At the start of the summer the ship was made ready for a trip south down the Chesapeake to Baltimore, MD and then onward to Norfolk, VA. After taking the ship apart last fall and working on all of the rigging we spent the month of May and part of the trip south putting everything back together again.
The entire trip was to be three weeks, although I was only able to be aboard for the first week from Philly to Baltimore. The weekend before we were to leave we spent getting the topmasts back into position and tuning the rigging. The voyage to Baltimore was done using the engine exclusively as we were putting the sails on en route.
We took two days to voyage to Baltimore. Halfway we stopped overnight in the C&D Canal and tied up next to a bar. Now that I think of it, this was the first time I took a tall ship to go to a bar. Anyway, the first day I was part of the watch that was working on putting the ship together. A lot of the day I spent climbing up the masts and going down below in the hold looking for the various parts to the ship.
Once we arrived at the bar we prepared the ship to receive visitors. The patrons that were at the bar already and who had witnessed us docking we allowed to come on board and look around. This is also a way the ship makes money from donations. We don’t usually charge a fee to board, but we do have a donations box that we place in a prominent location. It is by these generous donations that we are able to keep the ship sailing.
After we were done letting the public look around we began to prepare for the evening. What this meant was that the crew was free to do what they liked with the exception of one person that had to stay aboard and be “on watch”. The ship’s crew was divided up into two groups, or watches. On the trip from Philadelphia on watch was assigned to navigation, while the other was working on putting the ship back together. Here at the dock, the watch that was doing the work putting things together had the job of standing watch during the night. So we each took turns being the one person “on watch”.
My shift was 1am-2:30am or 0100-0230 in the 24 hour clock. All was quiet for the most part.
All hands work up the next morning around 7am for breakfast and then to get the ship ready to leave and continue on to Baltimore.
The watches switched positions for this journey. The watch that had been on navigation the day before now was assigned to putting the ship back together. This meant that my watch was now on navigation. As part of this watch we would rotate through various positions including lookout, helm (steering the ship), and boat check/fire watch. The parson doing the boat check pretty much went though all parts of the ship making sure we were not sinking or on fire. I started as boat check, but then got stuck at lookout for most of the journey. I didn’t really mind as look out is a pretty easy job and I got to play with binoculars. So I spent most of the day making sure we didn’t hit any channel markers, other boats, or get crab traps caught in our propeller.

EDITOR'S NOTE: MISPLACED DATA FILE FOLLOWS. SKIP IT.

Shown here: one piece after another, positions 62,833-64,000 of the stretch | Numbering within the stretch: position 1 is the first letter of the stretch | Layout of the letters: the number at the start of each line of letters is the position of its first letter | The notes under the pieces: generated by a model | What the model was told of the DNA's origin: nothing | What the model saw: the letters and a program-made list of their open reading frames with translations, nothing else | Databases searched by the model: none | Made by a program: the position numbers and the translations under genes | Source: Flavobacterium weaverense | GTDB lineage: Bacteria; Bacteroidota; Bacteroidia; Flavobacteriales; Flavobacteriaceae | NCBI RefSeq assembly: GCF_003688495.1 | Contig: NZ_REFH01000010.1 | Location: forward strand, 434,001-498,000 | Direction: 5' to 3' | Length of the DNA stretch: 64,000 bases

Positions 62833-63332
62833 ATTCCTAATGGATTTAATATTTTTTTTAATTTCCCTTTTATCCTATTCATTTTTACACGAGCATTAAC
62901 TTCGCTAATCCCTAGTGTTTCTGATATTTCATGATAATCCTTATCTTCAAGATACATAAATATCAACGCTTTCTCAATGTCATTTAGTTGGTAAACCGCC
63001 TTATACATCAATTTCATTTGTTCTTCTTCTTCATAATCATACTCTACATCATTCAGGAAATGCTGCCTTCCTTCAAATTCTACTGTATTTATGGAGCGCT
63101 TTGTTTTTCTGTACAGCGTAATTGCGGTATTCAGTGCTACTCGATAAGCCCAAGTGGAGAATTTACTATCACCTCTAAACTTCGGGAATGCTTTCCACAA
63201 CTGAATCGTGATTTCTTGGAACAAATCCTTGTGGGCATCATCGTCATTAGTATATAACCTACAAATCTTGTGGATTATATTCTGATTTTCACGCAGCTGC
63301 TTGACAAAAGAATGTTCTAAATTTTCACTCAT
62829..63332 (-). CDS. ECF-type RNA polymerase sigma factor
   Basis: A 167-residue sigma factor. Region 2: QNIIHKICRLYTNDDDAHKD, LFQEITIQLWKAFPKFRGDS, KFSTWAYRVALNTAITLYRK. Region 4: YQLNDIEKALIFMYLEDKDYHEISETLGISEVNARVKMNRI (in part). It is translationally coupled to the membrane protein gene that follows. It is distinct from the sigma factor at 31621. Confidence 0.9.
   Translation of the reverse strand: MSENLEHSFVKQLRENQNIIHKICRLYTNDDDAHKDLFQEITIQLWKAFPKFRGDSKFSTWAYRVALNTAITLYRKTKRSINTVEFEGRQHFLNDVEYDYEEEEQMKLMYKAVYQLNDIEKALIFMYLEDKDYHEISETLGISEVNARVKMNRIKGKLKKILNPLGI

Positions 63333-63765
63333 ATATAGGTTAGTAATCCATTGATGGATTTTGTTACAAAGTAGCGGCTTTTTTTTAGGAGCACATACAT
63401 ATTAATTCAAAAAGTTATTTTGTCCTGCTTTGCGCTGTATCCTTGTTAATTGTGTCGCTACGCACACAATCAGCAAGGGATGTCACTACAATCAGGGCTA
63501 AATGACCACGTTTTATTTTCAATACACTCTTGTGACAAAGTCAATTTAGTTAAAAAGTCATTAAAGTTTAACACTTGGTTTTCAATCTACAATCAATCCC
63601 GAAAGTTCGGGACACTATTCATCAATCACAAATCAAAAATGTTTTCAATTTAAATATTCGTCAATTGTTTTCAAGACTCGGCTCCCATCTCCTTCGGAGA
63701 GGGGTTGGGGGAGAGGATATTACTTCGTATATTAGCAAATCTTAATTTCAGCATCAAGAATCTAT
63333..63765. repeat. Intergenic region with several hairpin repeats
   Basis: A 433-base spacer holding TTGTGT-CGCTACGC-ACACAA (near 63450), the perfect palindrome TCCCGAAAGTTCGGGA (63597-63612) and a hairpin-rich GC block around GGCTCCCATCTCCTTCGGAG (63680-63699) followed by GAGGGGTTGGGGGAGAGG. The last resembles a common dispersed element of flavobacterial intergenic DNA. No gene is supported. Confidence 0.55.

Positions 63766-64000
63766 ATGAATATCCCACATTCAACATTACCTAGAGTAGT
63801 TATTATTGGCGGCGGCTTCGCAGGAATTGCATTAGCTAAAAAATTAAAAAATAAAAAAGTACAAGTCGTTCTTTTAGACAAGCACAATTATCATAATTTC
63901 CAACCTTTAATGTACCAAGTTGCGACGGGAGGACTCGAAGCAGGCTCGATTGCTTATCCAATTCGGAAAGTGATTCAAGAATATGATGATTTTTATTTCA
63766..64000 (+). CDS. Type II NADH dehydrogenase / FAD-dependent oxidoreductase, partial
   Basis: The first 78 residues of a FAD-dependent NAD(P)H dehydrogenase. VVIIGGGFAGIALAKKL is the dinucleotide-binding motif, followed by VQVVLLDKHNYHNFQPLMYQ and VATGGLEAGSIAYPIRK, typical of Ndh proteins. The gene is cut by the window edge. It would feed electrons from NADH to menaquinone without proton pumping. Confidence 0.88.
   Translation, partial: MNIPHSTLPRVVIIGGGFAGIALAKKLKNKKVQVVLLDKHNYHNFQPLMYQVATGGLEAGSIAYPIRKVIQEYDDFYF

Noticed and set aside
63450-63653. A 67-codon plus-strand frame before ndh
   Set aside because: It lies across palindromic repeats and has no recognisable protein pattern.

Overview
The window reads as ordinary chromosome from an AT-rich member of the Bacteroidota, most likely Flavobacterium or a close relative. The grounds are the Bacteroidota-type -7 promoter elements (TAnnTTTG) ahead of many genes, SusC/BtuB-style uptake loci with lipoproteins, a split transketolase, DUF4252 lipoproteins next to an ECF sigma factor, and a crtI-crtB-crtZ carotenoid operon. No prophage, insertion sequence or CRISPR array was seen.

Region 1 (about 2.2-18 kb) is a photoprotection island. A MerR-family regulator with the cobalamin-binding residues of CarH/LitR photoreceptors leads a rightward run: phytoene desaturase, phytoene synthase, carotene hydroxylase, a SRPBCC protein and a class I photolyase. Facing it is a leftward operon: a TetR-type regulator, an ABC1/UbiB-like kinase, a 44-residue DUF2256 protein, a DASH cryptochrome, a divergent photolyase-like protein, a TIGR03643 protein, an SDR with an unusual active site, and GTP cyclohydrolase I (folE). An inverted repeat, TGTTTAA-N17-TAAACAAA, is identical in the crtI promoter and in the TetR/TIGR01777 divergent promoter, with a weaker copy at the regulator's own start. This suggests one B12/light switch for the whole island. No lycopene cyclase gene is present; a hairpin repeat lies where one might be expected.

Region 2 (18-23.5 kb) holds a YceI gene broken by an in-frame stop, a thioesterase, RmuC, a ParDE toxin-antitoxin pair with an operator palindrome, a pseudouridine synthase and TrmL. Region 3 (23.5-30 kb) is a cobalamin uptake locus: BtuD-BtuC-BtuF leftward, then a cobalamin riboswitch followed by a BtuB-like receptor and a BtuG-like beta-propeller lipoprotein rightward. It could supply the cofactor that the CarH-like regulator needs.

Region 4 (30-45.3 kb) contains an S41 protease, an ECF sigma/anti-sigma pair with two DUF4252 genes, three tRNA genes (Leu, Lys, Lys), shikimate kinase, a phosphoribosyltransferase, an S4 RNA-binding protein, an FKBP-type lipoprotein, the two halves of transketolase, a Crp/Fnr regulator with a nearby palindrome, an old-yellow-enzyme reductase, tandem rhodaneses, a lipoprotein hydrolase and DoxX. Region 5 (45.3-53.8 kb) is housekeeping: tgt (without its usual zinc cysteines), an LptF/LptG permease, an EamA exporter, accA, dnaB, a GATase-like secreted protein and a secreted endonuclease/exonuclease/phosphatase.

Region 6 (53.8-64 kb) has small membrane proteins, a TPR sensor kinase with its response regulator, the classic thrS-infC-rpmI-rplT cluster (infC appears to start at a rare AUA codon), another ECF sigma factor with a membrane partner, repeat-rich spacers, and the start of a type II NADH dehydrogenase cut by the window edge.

As we got closer to Baltimore I moved from lookout to helm. This was the first time I ever steered this boat before. I have steered plenty of other craft, but this was probably the largest. On the watch list I wasn’t scheduled to be at the helm at this point in the day, but the person that was didn’t seem to keen on being at that station going into Baltimore’s Inner Harbor and knew I was leaving the ship in Baltimore so he traded with me. He also knew I had never steered the ship before. So he did ask me if I was comfortable being on the helm and he would do it if I didn’t want to, but of course me not likely to step away from a challenge of this sort and perfectly confident in steering any form of watercraft I may encounter, I said I would do it.
And so I took the wheel and took a minute or two to get the feel of how the ship moved. I might have briefly scared the mate and the captain as I started out by oversteering slightly. But one I got the feel of how the ship responded things went pretty smoothly. I took the ship from the Chesapeake into the Inner Harbor and right alongside the dock.
In Baltimore we spent our time working on the ship and allowing the public to come on board for tours. When not doing one of those two things we were allowed off the ship and could do whatever we like in Baltimore. One day I went to Fells Point with some other crew members. We had lunch and walked around for a bit. We even took a tour of another ship that was in the city for the weekend.
In the evening the crew, except for the person that was stuck on watch would usually hang out and have a beer or two. We either hung out on deck or went to the local sailor bar.
I ended up staying on the ship one night longer than I anticipated due to some convincing by shipmates. Although I had earlier given up my bunk to a new crew member and had packed up my things. So I ended up sleeping on the deck that last night. It worked out well though as I was able to slip away in the early morning and make my way to the train station.
The ship arrived back in Philadelphia two weeks later after having traveled down to Norfolk, VA. I was there on the dock to catch the lines and bring her in. Once the ship was secure and the crew was relieved by the officers, we turned out attention to the important matters of celebrating the voyage and the successful return.